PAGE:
The first question certified thus presents the legal issue of whether the Delaware Equal Accommodations Act was intended to create a private cause of action upon which an aggrieved individual could seek damages in a private civil action.

II

The Delaware statute addressing the subject of equal public accommodation has for its stated purpose the prevention "in *67 places of public accommodation practices of discrimination against any person because of race, age, marital status, creed, color, sex, handicap, or national origin." 6 Del.C. § 4502.[3] The refusal of access to any place of public accommodation, which includes any establishment offering "goods or services or facilities to, or solicit[ing] patronage from, the general public" is deemed an unlawful practice. 6 Del.C. §§ 4501(1), 4504. The Act places responsibility for securing compliance with its mandate upon the State Human Relations Commission ("Commission") which is authorized to investigate complaints and resolve grievances, where well founded, through conciliation and voluntary compliance. 6 Del.C. § 4506. In the absence of voluntary agreement the Chairman of the Commission is authorized to enter an order of compliance. 6 Del.C. § 4506(f). Any party aggrieved by an order of the Commission may seek review de novo in the Superior Court. 6 Del.C. § 4513. The Commission may certify violations for prosecution by the Attorney General who may also prosecute sua sponte. 6 Del.C. § 4514. Enforcement of Commission orders may also be sought through a civil action in the Court of Chancery. 6 Del.C. § 4516.

Miller argues that, in addition to the elaborate administrative and enforcement provisions set forth in the statute, a person aggrieved by a violation of the Act may pursue a private cause of action for damages. He points to the use of the word "may" in section 4506(a), which recites that an aggrieved person "may, by himself or his attorney-at-law file with the Chairman of the Commission a complaint in writing...", as indicative of legislative intent that the administrative process is but one option available for redress of discrimination. Had the General Assembly intended the administrative remedy be the sole basis for vindication of discrimination claims, the argument runs, the word "shall" would have been employed. The administrative right is thus deemed a non-exclusive remedy.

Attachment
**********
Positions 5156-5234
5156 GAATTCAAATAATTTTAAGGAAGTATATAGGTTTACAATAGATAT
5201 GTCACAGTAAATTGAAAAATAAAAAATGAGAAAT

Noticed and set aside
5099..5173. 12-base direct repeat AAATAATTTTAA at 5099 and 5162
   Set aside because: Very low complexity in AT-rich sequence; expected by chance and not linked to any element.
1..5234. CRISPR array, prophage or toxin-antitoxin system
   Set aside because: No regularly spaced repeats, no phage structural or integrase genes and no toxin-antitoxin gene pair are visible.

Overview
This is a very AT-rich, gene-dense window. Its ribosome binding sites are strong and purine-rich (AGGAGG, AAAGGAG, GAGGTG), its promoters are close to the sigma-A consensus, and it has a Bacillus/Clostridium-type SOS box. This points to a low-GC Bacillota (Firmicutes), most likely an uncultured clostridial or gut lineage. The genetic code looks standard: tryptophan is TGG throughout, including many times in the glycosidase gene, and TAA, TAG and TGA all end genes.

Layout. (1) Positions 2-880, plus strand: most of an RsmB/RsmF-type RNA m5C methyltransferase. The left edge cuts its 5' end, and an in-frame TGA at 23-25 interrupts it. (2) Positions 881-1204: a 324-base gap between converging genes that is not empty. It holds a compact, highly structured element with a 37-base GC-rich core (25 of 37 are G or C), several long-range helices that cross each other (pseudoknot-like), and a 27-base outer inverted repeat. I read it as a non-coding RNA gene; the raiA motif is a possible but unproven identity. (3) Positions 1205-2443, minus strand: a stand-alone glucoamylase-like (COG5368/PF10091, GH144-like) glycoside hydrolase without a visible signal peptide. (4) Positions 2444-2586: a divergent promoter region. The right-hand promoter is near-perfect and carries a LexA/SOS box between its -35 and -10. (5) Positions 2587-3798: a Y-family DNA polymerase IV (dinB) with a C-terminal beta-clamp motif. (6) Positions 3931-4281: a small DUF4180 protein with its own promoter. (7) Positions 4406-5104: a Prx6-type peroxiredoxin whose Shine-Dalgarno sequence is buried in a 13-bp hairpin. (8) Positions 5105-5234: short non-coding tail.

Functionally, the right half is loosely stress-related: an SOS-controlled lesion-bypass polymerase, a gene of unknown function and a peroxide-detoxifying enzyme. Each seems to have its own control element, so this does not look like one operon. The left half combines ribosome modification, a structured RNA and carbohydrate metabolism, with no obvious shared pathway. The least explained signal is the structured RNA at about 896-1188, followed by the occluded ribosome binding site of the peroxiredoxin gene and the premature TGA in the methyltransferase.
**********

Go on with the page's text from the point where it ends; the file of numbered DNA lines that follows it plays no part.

The use of the verb "shall" in legislation generally connotes a mandatory requirement while the verb "may" is deemed permissive. Delaware Citizens for Clean Air, Inc. v. Water and Air Resources Commission, Del.Super., 303 A.2d 666, 667 (1973), aff'd, Del.Supr., 310 A.2d 128 (1973). But the test is a contextual one and the mere use of a term does not control the question of legislative intent if the full setting of the statute suggests a different construction. Bartley v. Davis, Del.Supr., 519 A.2d 662 (1986). In our view, the use of the term "may" in section 4506(a) is suggestive of no more than a legislative indication that a person aggrieved by alleged discrimination in public accommodations might have recourse to the administrative remedy established under the statute. Indeed, the use of the word "shall" would impart, inappropriately we think, the notion that aggrieved persons were forced to initiate the administrative process. In its present statutory setting, we attach little significance to the use of the term "may" in the absence of any express indication in the Act that the General Assembly sought to create a separate private remedy.